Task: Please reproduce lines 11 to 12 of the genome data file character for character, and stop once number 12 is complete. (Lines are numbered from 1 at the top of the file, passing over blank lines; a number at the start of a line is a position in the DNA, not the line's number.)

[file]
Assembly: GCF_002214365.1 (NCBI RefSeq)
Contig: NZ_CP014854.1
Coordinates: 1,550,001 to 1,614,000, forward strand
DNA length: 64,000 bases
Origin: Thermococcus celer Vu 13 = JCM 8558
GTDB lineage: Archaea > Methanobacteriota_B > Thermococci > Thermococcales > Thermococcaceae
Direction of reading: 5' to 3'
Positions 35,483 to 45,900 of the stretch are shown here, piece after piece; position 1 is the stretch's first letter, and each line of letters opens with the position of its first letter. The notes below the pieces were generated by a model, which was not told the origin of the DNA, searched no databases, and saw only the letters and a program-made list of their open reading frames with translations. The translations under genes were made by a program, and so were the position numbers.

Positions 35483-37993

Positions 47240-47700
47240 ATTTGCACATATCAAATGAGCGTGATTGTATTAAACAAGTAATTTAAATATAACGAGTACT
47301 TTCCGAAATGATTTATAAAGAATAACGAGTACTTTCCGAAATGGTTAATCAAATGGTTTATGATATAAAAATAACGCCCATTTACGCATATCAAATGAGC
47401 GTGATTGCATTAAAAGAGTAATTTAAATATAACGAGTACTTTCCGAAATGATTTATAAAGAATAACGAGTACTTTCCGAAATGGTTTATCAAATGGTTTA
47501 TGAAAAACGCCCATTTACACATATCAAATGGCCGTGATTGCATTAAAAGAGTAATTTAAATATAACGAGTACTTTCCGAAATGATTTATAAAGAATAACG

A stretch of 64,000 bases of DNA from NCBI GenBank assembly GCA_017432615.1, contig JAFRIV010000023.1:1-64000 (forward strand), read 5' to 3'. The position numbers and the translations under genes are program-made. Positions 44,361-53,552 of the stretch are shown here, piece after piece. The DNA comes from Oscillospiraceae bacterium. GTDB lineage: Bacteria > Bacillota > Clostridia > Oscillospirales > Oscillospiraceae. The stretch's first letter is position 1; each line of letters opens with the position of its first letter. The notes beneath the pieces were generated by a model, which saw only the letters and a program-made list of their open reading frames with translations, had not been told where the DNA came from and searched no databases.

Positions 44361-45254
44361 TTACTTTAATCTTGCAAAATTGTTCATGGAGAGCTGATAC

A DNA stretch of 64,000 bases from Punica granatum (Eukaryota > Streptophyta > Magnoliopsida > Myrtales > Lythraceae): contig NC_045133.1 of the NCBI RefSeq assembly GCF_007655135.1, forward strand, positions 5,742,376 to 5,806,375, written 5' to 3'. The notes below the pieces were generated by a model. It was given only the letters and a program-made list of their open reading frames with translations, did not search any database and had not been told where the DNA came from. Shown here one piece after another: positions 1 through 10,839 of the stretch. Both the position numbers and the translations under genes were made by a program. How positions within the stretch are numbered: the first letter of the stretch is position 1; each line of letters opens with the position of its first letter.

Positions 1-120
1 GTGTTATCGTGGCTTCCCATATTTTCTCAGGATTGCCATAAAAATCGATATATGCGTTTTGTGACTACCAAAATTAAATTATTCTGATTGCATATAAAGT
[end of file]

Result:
47240 ATTTGCACATATCAAATGAGCGTGATTGTATTAAACAAGTAATTTAAATATAACGAGTACT
47301 TTCCGAAATGATTTATAAAGAATAACGAGTACTTTCCGAAATGGTTAATCAAATGGTTTATGATATAAAAATAACGCCCATTTACGCATATCAAATGAGC